For five weeks in May and June, Stratford Hall is once again hosting a Field School in Archaeology in cooperation with the University of Mary Washington’s Department of Historic Preservation. Under the direction of Dr. Douglas W. Sanford, students learn to survey, excavate, document, and interpret the archaeological record of Stratford’s 18th century landscapes. Students are housed on the plantation, and in addition to field work they also participate in weekly class discussions of archaeological readings and take field trips to nearby historic properties and other archaeological sites in Virginia and Maryland.
The focus of this year’s dig is the Oval Site (ST92), a farming complex which dates from approximately 1740 to 1780, and is located about 800 feet south of the Great House on the western side of the Oval drive. The site was originally discovered in the 197os during a plantation-wide survey directed by Dr. Fraser Neiman. Beginning in 2001, the site has been investigated by 8 UMW field schools. At present, the site consists of what we suspect to be an overseer’s house featuring a full-height brick-lined basement, a large 20′ x 40′ post-in-ground barn, and a third structure, also post-in-ground, that was discovered last year in the western portion of the site. This structure is believed to have been either a kitchen or slave quarter.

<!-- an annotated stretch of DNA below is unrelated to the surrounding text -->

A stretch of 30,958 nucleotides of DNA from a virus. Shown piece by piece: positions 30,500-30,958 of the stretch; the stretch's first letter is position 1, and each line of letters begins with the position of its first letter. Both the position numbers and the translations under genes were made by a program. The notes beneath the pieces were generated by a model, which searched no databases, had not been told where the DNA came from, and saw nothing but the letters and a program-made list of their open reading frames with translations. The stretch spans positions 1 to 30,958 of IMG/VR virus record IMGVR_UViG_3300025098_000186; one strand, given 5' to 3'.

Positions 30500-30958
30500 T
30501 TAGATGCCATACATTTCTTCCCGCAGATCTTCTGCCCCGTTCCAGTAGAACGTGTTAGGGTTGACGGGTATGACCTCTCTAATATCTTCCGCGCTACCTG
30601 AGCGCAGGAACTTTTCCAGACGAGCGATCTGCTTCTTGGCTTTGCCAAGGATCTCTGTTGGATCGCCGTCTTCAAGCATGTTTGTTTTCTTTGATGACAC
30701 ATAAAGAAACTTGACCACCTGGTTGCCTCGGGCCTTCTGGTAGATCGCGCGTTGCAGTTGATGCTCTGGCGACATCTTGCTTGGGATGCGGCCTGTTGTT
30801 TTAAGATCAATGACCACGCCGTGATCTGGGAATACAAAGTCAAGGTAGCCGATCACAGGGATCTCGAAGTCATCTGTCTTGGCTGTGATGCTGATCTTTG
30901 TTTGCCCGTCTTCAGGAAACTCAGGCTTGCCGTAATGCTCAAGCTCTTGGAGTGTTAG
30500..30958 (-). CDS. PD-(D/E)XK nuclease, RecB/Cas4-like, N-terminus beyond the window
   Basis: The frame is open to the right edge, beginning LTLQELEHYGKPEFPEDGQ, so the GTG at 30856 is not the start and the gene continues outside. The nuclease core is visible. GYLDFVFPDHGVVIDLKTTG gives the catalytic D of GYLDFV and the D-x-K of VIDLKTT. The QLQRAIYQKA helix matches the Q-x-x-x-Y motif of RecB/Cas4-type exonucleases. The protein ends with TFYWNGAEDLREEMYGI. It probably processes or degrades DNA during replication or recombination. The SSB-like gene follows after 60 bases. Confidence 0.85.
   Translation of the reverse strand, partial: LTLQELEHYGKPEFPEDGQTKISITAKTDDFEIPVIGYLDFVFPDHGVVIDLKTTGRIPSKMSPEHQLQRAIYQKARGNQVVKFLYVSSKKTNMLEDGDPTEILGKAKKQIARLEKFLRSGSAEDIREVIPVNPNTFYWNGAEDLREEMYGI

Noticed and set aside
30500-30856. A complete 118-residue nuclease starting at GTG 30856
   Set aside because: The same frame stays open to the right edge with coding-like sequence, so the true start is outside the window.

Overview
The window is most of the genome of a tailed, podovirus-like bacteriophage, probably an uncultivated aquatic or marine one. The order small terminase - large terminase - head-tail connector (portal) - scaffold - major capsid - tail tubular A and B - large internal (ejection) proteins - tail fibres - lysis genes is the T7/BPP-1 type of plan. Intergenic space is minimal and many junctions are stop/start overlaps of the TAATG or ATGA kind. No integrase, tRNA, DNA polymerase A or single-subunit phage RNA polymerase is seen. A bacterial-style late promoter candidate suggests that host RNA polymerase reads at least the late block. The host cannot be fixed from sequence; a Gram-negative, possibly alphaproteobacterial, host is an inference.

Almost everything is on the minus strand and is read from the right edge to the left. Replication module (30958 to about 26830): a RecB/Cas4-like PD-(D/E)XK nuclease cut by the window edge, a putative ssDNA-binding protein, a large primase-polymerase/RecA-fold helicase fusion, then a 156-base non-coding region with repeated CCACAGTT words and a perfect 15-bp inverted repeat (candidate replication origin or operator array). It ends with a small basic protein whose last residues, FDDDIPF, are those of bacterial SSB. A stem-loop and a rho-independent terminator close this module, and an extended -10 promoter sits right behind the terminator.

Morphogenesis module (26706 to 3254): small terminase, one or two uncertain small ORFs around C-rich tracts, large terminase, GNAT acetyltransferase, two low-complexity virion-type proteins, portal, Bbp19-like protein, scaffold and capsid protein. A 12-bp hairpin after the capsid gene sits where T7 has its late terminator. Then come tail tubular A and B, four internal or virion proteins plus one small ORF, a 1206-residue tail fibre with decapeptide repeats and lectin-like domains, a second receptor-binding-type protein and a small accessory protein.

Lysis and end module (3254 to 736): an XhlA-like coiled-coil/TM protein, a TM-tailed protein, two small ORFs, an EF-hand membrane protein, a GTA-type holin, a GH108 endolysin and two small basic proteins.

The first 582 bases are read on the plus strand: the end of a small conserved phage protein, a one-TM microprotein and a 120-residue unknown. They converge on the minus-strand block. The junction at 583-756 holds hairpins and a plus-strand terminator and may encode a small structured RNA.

The 2010 Field School is continuing to investigate and uncover portions of this possible kitchen or slave quarter. We are currently in our third week, and have already found a portion of what we hope is another posthole for the building, several other features, and numerous artifacts. The artifacts include both architectural debris and domestic refuse ranging from countless brick fragments, hand-wrought iron nails, and pieces of window glass to a wide variety of ceramics including coarse utilitarian earthenwares to fine porcelain tablewares. Brass tacks, white-clay pipe stems, table glass, gun flints, brass buckles, iron bridle bits, and even a prehistoric projectile point have been found as well.
By carefully digging 5′ x 5′ squares of dirt, layer by layer with shovels and trowels, in the area of the suspected third building, the students and crew continue to learn more about the size of this structure, what it was used for, and what was around it. The artifacts screened from those layers of dirt tell us when the site was occupied, what kinds of materials were used in the building’s construction, and what kind of activities were carried out by the occupants of the site. Learning more about this building and the enslaved African Americans and free white employees who likely worked and/or lived in this structure contributes to the understanding of Stratford’s complex 18th century communities and landscapes.
The Field School is onsite Monday through Friday from 8am to 4pm and runs until June 18th. We hope you’ll come and visit while we’re working and learn more about this site!